When the partisan dust of elections settles, you may find that with the ascension of Imran Khan you have dodged a mighty bullet. A populist bullet. And this might be a subject of great controversy for there are many for whom Imran is the face of Pakistani populism.
Much has been written in the West on populism since the shock victory of Donald Trump. It is no secret that we are right in the middle of a rising global tide of populism. And this did not start with Donald Trump or even Brexit. Narendra Modi’s victory in India, Benjamin Netanyahu in Israel and Recep Tayyip Erdogan in Turkey all point to this complex and important zeitgeist of our time. It is incumbent on us to study it in depth. Sadly, given the paucity of notable work published in Pakistan and the intellectual lethargy of our developed and organised minds, often contended by the publication of few Op-Ed pieces here and there, there is little chance that we would see a study comparing Pakistani trends with that of the world. Such studies could be of great interest to industrialists, politicians and other influential communities in the country. But no one has even thought of pitching this idea to the investors. There is no platform to do so and hardly any raw data to process the idea.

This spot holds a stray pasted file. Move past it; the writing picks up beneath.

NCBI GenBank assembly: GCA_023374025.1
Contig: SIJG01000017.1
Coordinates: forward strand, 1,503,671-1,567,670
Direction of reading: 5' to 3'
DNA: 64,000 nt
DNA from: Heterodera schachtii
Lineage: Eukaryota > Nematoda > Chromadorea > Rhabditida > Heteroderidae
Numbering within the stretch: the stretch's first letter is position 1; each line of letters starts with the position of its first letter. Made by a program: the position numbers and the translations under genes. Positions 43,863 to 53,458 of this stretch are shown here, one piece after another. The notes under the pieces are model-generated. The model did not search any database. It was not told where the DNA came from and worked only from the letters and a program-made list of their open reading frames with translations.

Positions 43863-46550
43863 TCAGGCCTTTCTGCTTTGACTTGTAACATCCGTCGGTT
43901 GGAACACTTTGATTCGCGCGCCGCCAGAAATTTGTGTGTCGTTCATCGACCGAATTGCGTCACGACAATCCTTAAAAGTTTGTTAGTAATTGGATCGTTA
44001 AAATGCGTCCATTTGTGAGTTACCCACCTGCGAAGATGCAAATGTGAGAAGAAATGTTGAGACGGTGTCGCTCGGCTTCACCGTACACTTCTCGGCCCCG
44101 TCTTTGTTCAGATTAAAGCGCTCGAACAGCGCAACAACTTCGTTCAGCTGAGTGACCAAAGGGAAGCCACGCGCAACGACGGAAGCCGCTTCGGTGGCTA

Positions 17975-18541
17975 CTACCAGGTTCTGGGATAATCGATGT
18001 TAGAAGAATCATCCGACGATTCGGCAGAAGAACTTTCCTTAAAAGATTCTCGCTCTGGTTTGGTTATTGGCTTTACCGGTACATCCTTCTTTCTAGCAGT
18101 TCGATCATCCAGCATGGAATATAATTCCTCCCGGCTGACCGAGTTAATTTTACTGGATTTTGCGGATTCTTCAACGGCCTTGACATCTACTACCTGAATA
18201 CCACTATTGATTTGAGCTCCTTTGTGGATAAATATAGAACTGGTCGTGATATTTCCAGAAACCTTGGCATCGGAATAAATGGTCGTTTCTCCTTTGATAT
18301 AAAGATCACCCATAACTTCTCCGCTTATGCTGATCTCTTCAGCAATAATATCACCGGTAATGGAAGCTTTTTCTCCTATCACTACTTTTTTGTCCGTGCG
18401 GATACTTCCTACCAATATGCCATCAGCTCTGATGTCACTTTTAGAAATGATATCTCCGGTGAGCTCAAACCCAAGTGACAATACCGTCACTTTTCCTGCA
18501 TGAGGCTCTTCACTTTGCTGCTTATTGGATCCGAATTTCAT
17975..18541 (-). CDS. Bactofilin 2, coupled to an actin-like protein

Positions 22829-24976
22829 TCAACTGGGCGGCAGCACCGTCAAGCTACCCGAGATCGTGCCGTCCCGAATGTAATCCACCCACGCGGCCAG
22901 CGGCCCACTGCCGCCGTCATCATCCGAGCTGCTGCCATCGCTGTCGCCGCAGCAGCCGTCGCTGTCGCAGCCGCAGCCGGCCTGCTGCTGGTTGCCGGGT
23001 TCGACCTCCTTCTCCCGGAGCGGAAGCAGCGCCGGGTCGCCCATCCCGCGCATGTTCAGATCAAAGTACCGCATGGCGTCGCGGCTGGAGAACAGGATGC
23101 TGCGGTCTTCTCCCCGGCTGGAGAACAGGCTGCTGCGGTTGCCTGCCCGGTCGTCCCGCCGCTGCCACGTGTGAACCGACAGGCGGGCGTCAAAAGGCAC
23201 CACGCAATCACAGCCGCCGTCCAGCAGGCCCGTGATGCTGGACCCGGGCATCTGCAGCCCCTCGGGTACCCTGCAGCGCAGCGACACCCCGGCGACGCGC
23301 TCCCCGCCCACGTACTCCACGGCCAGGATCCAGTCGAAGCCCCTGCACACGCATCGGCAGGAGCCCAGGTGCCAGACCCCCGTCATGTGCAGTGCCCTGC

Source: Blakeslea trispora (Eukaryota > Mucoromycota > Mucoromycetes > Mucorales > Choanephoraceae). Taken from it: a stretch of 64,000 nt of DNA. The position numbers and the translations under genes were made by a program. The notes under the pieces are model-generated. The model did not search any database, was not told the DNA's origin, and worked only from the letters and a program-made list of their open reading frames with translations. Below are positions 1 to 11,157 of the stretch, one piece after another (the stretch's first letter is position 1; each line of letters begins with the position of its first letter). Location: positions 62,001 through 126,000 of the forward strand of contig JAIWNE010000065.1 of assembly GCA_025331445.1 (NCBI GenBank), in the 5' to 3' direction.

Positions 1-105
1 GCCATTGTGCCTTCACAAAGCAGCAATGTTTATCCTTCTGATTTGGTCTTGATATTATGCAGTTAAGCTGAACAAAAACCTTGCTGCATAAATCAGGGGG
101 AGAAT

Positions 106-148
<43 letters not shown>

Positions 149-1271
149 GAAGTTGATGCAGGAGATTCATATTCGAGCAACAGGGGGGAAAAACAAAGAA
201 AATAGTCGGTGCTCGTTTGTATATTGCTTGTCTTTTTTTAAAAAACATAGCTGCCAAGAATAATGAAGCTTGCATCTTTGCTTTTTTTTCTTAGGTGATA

Before we progress an inch further, let us talk about three salient features of populism, which will help you understand why it is different from what Imran is promising right now. It will also let you know why if not handled carefully the undercurrents that carried him to power can transform him into a populist. Now, in many of my previous pieces I have mentioned it quite vociferously that I think highly of Francis Fukuyama. In Pakistan where we have limited exposure to America’s intellectual debates and progress he is often known for his end of history thesis. But you must read his Trust (1995), Our Posthuman Future (2002), The Origins of Political Order (2011) and most recent Political Order and Political Decay (2014) to grasp his true intellectual integrity and depth.